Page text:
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- Mold & Mildew Resistant
Kapok fiber is the seed pod fluff of a rain forest tree called the Ceiba tree or the silk cotton tree. The pods are harvested in the East and the trees are left standing. The fluff is actually buoyant; it was used in the designs for the first life jackets, that is, until synthetic foams came on the market. Its feel is similar to the light weight feeling of down, but without the allergies and the loss of loft that go with feathers. The silk is luxurious to the touch and a medium firm support.
Pillows stuffed with kapok act most like standard pillows. They have loft, can be fluffed, do not need to be punched in the middle of the night and retain their shape well. Kapok makes a great decorative pillow as overstuffing a pillow case with it highlights the pillow’s shape and fabric well.
To stuff a pillow, the following weights will give you plenty of fill. The more fill, the firmer the pillow is. To fluff, see the Care Tab.
- Travel/Child Size: 1 lb Kapok Fiber
- Standard Size: 3 lb Kapok Fiber
- Queen Size: 3.7 lb Kapok Fiber
- King Size: 4.5 lb Kapok Fiber
To determine the amount of fill needed for your custom sized project, visit our Custom Calculator. Select the shape of your pillow and the loose fill of your choose. Fill can be purchased here or at the top of the calculator’s page.
Think of all the projects you could make with a washable fiber:
- Zabutan Cushions
- Dog Beds
- Decorative Pillows
- Tufted Chair Cushions
Fluffing is simple:
- Inside a bag or your pillow, pull apart the compressed fluff enough so that it doesn’t clump. The fibers do not need to be completely separated, just without lumps. Occasionally you may find debris in the kapok, a seed pod, a stick, sometimes a string from packaging, simply discard the unfluffy stuff.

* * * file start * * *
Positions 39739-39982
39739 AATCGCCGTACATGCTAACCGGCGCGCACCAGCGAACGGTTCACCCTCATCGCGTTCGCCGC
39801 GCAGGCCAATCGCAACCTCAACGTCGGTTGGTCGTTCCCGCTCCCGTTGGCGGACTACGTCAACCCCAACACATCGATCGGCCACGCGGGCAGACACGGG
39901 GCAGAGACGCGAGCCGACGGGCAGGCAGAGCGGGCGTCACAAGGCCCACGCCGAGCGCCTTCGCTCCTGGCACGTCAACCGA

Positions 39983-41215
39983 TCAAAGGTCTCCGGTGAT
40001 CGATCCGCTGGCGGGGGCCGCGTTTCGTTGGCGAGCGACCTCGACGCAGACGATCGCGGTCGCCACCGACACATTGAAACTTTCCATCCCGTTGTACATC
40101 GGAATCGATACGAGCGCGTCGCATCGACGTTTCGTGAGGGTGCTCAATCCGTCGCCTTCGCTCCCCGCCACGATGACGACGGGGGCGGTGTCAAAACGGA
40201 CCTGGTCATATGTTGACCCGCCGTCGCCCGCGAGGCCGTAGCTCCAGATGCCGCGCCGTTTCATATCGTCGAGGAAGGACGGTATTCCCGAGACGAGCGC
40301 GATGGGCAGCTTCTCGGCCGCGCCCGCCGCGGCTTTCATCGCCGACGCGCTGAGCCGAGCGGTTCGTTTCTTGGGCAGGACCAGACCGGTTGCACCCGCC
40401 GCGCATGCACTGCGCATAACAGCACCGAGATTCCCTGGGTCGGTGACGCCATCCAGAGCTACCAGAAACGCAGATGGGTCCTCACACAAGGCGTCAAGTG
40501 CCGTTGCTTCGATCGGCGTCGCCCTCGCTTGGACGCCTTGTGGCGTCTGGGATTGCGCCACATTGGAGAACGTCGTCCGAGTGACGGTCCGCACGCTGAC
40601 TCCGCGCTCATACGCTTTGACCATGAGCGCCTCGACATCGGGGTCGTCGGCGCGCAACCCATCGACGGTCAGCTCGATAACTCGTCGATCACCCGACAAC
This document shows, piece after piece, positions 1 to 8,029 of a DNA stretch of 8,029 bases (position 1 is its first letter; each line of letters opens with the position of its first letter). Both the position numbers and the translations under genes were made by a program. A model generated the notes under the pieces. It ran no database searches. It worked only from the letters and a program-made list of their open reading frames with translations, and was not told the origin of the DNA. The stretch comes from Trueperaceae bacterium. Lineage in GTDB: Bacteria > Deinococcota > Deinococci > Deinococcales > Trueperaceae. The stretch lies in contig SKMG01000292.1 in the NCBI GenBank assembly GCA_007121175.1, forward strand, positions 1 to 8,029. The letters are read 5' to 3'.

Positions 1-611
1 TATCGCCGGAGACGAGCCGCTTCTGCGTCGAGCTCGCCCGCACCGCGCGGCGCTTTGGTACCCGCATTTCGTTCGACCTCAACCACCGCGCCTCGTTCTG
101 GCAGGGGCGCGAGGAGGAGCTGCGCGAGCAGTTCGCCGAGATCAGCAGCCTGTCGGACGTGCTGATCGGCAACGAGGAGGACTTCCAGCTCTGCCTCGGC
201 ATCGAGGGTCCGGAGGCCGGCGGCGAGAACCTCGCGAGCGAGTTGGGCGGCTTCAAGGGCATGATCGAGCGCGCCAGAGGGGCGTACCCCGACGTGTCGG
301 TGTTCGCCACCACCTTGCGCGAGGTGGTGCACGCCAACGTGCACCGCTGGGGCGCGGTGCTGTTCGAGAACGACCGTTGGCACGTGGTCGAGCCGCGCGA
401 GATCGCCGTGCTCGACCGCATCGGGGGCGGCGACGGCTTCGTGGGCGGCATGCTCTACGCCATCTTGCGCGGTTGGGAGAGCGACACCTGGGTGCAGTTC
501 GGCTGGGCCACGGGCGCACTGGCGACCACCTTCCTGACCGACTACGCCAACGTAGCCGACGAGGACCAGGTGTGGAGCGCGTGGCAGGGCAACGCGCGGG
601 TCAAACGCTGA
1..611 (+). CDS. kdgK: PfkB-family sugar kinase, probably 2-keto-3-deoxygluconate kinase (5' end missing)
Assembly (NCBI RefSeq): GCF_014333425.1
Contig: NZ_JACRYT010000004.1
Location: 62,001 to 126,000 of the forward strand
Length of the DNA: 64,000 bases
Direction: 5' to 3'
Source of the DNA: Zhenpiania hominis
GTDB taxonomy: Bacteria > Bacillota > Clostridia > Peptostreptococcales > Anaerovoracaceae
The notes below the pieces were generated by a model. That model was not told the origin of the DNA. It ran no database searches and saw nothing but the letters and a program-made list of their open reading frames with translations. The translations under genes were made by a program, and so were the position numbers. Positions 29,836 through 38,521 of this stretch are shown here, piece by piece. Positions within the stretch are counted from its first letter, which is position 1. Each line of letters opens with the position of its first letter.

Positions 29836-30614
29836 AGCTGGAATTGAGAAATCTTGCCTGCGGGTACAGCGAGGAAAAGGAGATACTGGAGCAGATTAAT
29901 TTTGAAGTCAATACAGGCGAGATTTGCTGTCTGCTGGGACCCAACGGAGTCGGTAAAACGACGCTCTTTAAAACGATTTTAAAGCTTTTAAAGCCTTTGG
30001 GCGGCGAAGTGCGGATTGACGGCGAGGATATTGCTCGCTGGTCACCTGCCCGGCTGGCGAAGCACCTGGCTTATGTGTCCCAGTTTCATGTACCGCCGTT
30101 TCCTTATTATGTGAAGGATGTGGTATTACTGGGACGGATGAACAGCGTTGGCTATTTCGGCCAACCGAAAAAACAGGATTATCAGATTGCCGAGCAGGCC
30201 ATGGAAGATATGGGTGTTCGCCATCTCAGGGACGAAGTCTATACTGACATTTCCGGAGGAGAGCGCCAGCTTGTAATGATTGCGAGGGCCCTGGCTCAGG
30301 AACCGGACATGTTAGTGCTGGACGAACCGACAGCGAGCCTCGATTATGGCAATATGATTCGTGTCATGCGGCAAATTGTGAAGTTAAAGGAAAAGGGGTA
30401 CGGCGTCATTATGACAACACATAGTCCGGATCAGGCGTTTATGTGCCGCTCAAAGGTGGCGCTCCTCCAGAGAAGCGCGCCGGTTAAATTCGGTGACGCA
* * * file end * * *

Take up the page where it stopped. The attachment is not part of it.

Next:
- Fill the pillow slowly or the fibers will become airborne and you’ll have some dusting to do. I usually fill with the zipper half open and then close it more as I get to the top. Pack the fill in tightly.
- When fully stuffed, pound that pillow from all sides. The thumping will even out the lumps and smooth the whole pillow.
NOTE: The fluff easily becomes air borne and a mask/ bandana over the mouth may be useful. If you look on your fingertips after touching the kapok, there will be tiny fibers clinging to them. Caution is advised when touching your eyes with kapok fiber as it is itchy in an eye.
The kapok fiber is coated with a waxy substance which makes it bouyant and water resistant. Kapok in it can also be washed INSIDE a case, just like down pillows.
- Wash in your washing machine or with the hose.
- Dry thoroughly. Because they are so dense, drying the pillow outside in the sun will take weeks to dry the kapok. It is better to dry in your dryer multiple times, about 3 loads length to ensure all the fiber are dry throughout.
Kapok will break down. It will become smaller. Compare these two pictures of new and 1 year old kapok.
While this fiber is called “silk cotton”, it doesn’t share all the properties of cotton. It is a brittle fiber, causing it not to be able to form a thread. Your kapok will break down into little balls like woolly bolas after about a year. The kapok is still completely usable once it breaks down, leaving more space in the case and creating a firmer pillow. In fact, we always include more kapok than you initially need so that you have extra to add to it later after it shrinks. Simply unzip the case and add more fill to return to pillow to its desired height.